Heading to the beach? Starting at 7am on July 3, you’ll want to stay out of the water at Marie Curtis Park. Here’s the latest beach water quality report from Toronto Public Health:
- Bluffer’s Beach (1 Brimley Road South) was tested safe for swimming on July 1.
- Center Island Beach (Toronto Islands) tested safe for swimming on July 1
- Cherry Beach (1 Cherry Street) was tested safe for swimming on July 1
- Gibraltar Point Beach (Toronto Islands) tested safe for swimming on July 1
- Hanlan’s Point Beach (Toronto Islands) tested safe for swimming on July 1
- Kew-Balmy Beach (1 Beech Avenue) tested for safe swimming on July 1
- Marie Curtis Park Beach (2 42nd Street) tested unsafe for swimming on July 1
- Sunnyside Beach (1755 Lake Shore Boulevard West) was tested safe for swimming on July 1
- Ward’s Island Beach (Toronto Islands) tested safe for swimming on July 1
- Woodbine Beach (1675 Lake Shore Boulevard East) was tested safe for swimming on July 1.
During the summer, Toronto Public Health monitors E. coli levels at 10 public beaches. Water is considered unsafe for swimming when one sample contains 400 or more E. coli bacteria per 100 milliliters, or the geometric mean of five samples is 200 or more, according to public health guidelines from the Ontario Ministry of Health and Long-Term Care. term care.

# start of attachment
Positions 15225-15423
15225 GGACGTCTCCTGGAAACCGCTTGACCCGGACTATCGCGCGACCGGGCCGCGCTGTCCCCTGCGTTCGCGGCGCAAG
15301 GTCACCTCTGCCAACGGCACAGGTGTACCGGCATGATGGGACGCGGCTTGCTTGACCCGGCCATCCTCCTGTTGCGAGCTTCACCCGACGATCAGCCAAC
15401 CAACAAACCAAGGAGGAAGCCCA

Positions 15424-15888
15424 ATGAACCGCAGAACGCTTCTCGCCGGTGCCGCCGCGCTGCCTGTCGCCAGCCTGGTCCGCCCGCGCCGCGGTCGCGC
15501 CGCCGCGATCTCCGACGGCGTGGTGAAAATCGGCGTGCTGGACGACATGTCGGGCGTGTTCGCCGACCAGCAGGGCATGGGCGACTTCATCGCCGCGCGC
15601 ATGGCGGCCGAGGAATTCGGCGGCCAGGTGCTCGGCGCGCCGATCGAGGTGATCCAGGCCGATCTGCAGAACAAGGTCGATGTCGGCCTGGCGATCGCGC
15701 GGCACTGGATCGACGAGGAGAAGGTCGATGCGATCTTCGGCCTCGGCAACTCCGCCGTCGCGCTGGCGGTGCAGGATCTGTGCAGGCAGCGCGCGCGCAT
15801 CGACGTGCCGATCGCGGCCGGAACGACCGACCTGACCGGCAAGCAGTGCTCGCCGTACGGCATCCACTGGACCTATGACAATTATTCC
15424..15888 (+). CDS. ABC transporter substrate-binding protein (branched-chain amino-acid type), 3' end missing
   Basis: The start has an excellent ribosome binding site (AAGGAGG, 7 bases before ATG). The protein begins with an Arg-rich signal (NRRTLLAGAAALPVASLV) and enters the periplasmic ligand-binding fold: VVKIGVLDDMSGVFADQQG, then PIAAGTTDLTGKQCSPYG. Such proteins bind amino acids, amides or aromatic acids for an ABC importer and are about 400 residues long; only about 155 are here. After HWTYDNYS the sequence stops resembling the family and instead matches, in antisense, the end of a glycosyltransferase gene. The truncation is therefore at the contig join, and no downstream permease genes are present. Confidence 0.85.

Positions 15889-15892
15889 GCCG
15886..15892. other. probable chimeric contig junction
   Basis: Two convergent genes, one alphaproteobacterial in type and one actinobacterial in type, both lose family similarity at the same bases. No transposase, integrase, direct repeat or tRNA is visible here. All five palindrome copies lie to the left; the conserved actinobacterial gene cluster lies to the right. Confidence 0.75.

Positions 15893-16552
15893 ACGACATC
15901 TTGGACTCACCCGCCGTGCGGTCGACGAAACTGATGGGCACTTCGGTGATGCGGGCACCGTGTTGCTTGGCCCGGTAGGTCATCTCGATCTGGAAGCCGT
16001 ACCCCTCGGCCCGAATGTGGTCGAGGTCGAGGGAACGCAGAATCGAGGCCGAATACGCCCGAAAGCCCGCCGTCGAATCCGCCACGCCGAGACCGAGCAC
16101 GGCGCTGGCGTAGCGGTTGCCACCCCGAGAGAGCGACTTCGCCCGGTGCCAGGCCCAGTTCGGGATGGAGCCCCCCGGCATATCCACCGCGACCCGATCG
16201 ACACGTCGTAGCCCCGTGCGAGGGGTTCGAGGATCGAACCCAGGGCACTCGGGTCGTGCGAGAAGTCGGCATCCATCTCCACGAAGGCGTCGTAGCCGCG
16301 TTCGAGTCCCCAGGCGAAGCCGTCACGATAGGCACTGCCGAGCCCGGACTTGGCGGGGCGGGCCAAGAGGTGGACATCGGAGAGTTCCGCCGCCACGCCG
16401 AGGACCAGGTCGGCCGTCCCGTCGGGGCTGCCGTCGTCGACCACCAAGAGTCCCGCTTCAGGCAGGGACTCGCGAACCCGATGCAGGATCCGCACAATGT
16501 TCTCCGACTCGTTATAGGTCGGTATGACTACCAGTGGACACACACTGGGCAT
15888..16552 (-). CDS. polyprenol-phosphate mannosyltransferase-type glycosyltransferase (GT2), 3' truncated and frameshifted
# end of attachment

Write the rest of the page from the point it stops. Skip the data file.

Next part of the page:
Collection, transport and testing of beach water for E. coli can take a day or more, so the most recent data available may not reflect current beach conditions. Swimming is not recommended when it is raining, the water is wavy or cloudy, there are many birds, or two days after a major storm.
Consuming E. coli can cause serious illness, including stomach cramps, diarrhea and vomiting. When high levels of the bacteria are detected, other harmful organisms are more likely to be present, including those that cause skin rashes and eye, ear, nose, and throat infections.
A beach can also be considered unsafe for swimming due to weather conditions, runoff, pollution, spills, odors, garbage, sharp debris, and dead fish. In addition, public beaches are monitored for blue-green algae, which can be highly toxic to humans, dogs and other animals.
About this story
This story is automatically generated at 7am and updated every hour until 5pm when new data becomes available using Toronto Public Health open data.